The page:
By Dr. Paul Jerard, E-RYT 500, YACEP
Who has the right to become a Yoga teacher? About 15 years ago, I ran into a case in which a Hatha Yoga teacher, who had been teaching for years, was being refused from a teacher training course. Before anyone gets stirred up over this and the Act on the Affairs of the Handicapped, in the United States, this story gets better. His wife is also a Yoga instructor and they teach classes as a team. Yet, he was still refused the opportunity for certification as a Yoga teacher. At this point, you might be thinking of the legality of refusing anyone an equal opportunity. I am not an attorney, but this seems like a viable case to me.
Do you think that the organization, which refused this gentleman the right to participate in their Yoga certification course, consulted their attorney before making such a decision? Honestly, I doubt it, and the idea of a Yoga certification organization showing discriminatory judgment goes against the purpose and philosophy of Yoga. We must do what is right, even if it is unpopular. We have seen how bad behavior becomes glorified, but that does not make it right, fair, or courteous.
Yoga means union or unity. Where is the “unity” in discrimination? Discrimination originates from a closed mind. Discrimination works closely with intolerance and can lead to unjustified acceptance of blatant lies or worse. It is the morality of this issue that should concern us all. It is hard to imagine being blind every day, with so many things that most of us take for granted. The problem is a lack of empathy from a group or individual, which refuses to change. As the years go by, each of us becomes aware of disabilities, but how we treat others speaks volumes.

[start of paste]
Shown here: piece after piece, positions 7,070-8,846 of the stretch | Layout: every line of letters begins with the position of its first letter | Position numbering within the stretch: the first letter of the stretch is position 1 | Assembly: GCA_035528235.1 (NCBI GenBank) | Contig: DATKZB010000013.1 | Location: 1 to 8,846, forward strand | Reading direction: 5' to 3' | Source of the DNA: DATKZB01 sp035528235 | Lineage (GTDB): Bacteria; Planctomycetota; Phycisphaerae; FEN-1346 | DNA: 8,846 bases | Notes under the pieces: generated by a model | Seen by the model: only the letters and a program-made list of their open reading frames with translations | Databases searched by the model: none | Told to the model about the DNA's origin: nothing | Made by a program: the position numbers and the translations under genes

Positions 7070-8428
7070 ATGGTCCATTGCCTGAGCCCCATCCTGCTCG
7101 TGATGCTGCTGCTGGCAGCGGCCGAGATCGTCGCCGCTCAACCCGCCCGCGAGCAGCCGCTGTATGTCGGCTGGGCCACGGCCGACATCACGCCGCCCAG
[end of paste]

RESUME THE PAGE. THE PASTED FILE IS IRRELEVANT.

If you want to take a short tour of what it feels like to be blind, close your eyes, and within minutes your other senses will improve. Did you ever notice your hearing improves, when you try to meditate? Try to move around without opening your eyes, but use caution. When you shut one of your senses off, the rest of your senses will become sharper, as a result of your “handicap.” A blind teacher will most likely have better cueing and demonstration skills than most of us. With another teacher in the room, to assist, a student would get “the best of both worlds.”
This is why we have laws that protect all of us from discrimination. Sometimes, we think that common sense should rule our society, but as you know it does not always work that way. Everyone should make an honest effort to understand others. We do not have to agree on every issue, but different viewpoints that work together make a healthier and creative world around us. If a blind man has a desire to become a certified teacher, who has the moral right to refuse him? No one hat that right, and he has been certified for about 15 years now. Who has the right to become a Yoga teacher? Anyone with foundational knowledge, desire, empathy, and compassion.
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